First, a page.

Eagles Fly But Bees Are Falling on Carson Anniversary

A new pesticide dangers lurk, 50 years after Rachel Carson's death.

Rachel Carson, 1907-1964.
Rachel Carson, 1907–1964. (U.S. Fish & Wildlife Service Photo)

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“A Who’s Who of pesticides is therefore of concern to us all. If we are going to live so intimately with these chemicals, eating and drinking them, taking them into the very marrow of our bones – we had better know something about their nature and their power.”Rachel Carson, Silent Spring

There is a reason why our Springs still have bald eagles, screeching falcons and wave-skimming pelicans. The reason is Rachel Carson, who died 50 years ago this month—just two years after her book Silent Spring alerted the world to how pesticides like DDT had infiltrated and were poisoning the very building blocks of life.

Today, DDT is banned in the U.S. and many of the creatures it had nearly extinguished have rebounded, but the plague of pesticides Carson warned about continues to infiltrate our lands, our air, our water, and many of Earth’s creatures, among them ourselves. It’s a plague hard to fight and hard to protect ourselves against—in part because our regulatory system treats the chemicals as if they had rights: safe until proven guilty.

Safe? Tell that to farmworkers and families who live and work within the drift of pesticides so that they are forced to feel the chemicals upon their bodies, in their hair, in the breaths they take, and upon their eyes.

Not harmful? Observe the rapid demise of pollinating bees across this country. Long-lasting pesticides such as the neonicotinoids were developed to replace sometimes more odious compounds. But it’s hard to imagine something more odious than these neonics, which are sprayed on scores of fruits, vegetables and ornamentals, penetrating the plants’ vascular systems, making them poisonous to bees and others. Honeybees and bumblebees literally dropped from the sky where these compounds have been applied.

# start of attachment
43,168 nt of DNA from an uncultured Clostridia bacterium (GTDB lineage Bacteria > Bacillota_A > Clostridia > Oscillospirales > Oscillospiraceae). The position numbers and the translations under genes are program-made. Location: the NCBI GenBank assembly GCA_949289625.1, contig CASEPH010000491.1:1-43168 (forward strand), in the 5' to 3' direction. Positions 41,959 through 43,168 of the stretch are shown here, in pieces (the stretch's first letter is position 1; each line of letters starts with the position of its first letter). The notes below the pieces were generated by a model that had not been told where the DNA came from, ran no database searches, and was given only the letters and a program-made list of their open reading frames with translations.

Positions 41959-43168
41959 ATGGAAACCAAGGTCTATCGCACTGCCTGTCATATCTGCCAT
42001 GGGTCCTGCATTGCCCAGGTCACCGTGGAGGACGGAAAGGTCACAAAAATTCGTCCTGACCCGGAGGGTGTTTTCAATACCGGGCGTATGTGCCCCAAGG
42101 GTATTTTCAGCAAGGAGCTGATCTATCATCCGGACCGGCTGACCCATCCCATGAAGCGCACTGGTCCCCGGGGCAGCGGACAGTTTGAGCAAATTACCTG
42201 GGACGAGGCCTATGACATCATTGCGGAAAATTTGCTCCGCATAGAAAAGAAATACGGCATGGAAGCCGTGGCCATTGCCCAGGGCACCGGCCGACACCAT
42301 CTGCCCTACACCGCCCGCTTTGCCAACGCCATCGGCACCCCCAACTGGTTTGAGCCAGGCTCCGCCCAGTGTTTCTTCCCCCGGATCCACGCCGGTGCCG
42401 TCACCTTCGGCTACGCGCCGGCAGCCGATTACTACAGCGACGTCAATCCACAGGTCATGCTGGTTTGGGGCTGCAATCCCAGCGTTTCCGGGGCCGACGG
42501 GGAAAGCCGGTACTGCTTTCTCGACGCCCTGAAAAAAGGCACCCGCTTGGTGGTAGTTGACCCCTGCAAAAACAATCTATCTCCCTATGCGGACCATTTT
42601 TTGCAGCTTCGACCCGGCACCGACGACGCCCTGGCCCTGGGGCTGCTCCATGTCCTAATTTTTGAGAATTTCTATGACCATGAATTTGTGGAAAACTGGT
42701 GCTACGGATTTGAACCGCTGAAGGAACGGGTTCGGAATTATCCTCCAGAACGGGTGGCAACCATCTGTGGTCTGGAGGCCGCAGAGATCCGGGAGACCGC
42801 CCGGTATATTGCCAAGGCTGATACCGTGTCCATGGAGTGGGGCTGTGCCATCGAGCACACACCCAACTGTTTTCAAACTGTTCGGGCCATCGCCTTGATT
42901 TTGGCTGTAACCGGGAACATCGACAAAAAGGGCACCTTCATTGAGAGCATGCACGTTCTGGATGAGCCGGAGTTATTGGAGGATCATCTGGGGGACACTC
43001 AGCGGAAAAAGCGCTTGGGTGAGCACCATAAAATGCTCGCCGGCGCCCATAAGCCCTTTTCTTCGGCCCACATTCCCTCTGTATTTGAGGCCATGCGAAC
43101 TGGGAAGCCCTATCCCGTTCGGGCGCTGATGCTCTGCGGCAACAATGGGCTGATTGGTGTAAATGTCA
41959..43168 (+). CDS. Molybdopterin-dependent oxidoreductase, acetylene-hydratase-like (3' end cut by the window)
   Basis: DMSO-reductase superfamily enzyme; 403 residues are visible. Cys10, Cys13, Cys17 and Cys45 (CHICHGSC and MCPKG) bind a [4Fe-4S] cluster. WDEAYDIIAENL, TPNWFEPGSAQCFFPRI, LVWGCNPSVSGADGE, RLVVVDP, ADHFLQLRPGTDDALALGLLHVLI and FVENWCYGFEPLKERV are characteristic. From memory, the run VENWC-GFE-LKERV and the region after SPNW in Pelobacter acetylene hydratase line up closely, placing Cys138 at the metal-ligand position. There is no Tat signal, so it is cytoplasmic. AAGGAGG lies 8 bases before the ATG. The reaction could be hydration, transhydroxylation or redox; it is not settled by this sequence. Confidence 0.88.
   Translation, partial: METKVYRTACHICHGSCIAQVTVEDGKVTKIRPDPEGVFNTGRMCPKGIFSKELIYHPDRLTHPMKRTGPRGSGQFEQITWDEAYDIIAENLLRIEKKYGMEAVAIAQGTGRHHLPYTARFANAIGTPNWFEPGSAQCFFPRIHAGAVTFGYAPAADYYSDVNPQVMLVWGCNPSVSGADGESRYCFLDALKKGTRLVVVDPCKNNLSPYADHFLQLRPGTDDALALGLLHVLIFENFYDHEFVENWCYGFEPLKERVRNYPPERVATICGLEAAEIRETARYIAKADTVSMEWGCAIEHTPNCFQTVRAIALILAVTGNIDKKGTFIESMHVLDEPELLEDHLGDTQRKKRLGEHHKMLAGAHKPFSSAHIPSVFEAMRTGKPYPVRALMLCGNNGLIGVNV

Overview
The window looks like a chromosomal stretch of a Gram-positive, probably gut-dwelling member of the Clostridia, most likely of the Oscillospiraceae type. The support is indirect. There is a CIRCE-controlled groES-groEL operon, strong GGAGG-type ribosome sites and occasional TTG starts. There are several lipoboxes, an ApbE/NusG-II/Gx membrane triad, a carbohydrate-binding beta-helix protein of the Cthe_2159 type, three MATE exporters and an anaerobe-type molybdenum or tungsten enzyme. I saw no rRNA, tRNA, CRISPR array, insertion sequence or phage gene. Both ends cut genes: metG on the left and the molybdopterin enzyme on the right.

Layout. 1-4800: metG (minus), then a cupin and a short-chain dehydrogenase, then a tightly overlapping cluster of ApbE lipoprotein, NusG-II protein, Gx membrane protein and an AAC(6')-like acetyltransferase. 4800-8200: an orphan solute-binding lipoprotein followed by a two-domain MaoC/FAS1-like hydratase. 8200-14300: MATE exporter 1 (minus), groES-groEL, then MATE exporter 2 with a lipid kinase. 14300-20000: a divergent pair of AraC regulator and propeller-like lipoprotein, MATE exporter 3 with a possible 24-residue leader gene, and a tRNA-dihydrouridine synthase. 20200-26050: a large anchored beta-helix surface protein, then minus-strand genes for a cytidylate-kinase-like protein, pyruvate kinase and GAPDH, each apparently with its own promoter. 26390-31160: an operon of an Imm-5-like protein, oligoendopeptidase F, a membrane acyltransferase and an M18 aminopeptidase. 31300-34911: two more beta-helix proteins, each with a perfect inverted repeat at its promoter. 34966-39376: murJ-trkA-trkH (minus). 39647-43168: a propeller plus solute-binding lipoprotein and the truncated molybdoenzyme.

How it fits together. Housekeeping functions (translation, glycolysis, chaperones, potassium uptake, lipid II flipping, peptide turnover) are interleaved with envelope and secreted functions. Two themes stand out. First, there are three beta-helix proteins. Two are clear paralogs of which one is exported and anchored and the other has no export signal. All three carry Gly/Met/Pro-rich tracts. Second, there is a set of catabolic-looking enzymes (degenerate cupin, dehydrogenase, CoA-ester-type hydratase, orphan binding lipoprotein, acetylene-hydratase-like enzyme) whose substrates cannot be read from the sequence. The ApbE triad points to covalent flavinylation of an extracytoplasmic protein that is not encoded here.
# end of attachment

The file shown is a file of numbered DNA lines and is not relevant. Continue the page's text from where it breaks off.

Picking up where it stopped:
Innocent? Look in your own yard and others in your neighborhood. Chances are that those commercially grown plants, trees and bushes are treated with neonics and are releasing their lethal load on unsuspecting—but vitally important—insects like bees and butterflies.

A member of the neonics family—sulfoxaflor—is targeted by Earthjustice legal action. The EPA prematurely approved this product even though the agency concedes that sulfoxaflor is highly toxic to bees. This cavalier attitude infuriates beekeepers and bee organizations who have helplessly watched for years as massive bee die-offs—called colony collapse disorder—swept the country. On their behalf, we are challenging the EPA’s hasty and incomplete approval process.

But, while we are in court because of sulfoxaflor, we are happy to see the EPA finally proposing last month an updated—and stronger—standard for protecting farmworkers from pesticides. There are over 2 million farmworkers in our country producing the food we eat while facing exposure to more than 1 billion pounds of pesticides applied each year. Protecting them with safe working conditions is something we’ve pushed for years. While the standards are better than the sorely outdated standards from more than 20 years ago, Earthjustice, along with our partners, are working now to strengthen the protections even more and end the double standard that leaves farmworkers less protected than other workers.

In fact, protecting people and the environment from dangerous chemicals is something we’ve been at it for nearly 40 years—almost as long as Earthjustice has existed and barely a decade after Rachel Carson’s revolutionary writings ignited the modern environmental movement. Today, 50 years after her passing and just days before Earth Day, we pay homage to her legacy and rededicate ourselves to the important work needed to keep that legacy alive.

Trip Van Noppen served as Earthjustice’s president from 2008 until he retired in 2018. A North Carolina native, Trip said of his experience: “Serving as the steward of Earthjustice for the last decade has been the greatest honor of my life.”